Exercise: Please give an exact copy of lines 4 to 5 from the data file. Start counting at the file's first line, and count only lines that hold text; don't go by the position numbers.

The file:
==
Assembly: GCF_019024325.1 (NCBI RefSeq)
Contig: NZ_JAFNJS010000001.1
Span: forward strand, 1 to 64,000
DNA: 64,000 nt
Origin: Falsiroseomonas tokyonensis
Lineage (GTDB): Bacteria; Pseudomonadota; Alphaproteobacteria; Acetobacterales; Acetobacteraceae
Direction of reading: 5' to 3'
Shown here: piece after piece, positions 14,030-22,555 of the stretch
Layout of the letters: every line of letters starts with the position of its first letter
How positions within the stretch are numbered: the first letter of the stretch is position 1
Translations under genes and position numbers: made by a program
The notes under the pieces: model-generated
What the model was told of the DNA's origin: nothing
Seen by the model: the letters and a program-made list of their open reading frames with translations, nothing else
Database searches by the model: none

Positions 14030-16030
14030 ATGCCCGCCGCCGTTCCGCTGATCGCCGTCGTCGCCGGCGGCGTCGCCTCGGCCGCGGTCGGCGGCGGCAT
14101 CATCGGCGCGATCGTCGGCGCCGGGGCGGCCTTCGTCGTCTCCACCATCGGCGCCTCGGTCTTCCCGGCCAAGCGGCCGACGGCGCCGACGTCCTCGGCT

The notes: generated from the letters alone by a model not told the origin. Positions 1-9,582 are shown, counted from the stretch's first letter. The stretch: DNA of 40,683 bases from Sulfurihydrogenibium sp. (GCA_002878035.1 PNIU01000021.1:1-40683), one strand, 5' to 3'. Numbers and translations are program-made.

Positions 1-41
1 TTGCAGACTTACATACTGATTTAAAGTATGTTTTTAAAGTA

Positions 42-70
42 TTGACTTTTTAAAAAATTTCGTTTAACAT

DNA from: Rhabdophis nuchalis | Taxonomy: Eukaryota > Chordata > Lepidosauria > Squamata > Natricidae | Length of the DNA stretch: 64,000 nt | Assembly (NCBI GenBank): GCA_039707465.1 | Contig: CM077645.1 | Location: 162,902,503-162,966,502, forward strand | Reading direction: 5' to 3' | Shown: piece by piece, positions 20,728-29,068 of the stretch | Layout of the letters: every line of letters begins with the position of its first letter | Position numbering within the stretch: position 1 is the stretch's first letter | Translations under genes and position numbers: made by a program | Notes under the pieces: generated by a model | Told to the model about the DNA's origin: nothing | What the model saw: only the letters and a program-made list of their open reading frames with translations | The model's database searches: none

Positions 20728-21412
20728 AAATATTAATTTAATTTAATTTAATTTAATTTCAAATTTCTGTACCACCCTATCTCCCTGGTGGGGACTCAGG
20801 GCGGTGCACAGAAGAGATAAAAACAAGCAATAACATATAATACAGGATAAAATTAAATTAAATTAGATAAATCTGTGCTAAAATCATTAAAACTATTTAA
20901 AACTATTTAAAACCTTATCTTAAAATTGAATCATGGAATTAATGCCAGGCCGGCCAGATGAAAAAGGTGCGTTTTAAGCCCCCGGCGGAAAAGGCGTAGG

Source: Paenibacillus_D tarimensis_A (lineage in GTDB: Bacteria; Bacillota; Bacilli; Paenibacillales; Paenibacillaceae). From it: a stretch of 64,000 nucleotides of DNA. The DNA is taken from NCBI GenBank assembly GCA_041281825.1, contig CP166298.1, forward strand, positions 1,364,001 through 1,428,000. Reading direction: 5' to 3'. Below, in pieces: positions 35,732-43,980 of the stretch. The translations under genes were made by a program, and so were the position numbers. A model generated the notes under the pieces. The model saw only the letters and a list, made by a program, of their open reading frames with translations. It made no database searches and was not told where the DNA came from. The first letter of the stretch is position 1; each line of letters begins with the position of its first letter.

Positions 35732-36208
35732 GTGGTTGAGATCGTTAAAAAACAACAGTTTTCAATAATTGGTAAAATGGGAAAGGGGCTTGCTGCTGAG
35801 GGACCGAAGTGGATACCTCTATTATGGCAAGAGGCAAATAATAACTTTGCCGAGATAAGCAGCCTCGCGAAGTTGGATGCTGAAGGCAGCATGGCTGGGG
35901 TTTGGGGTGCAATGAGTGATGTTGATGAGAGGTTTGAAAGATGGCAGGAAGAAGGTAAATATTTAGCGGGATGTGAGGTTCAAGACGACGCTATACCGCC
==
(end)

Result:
DNA: 64,000 nt
Origin: Falsiroseomonas tokyonensis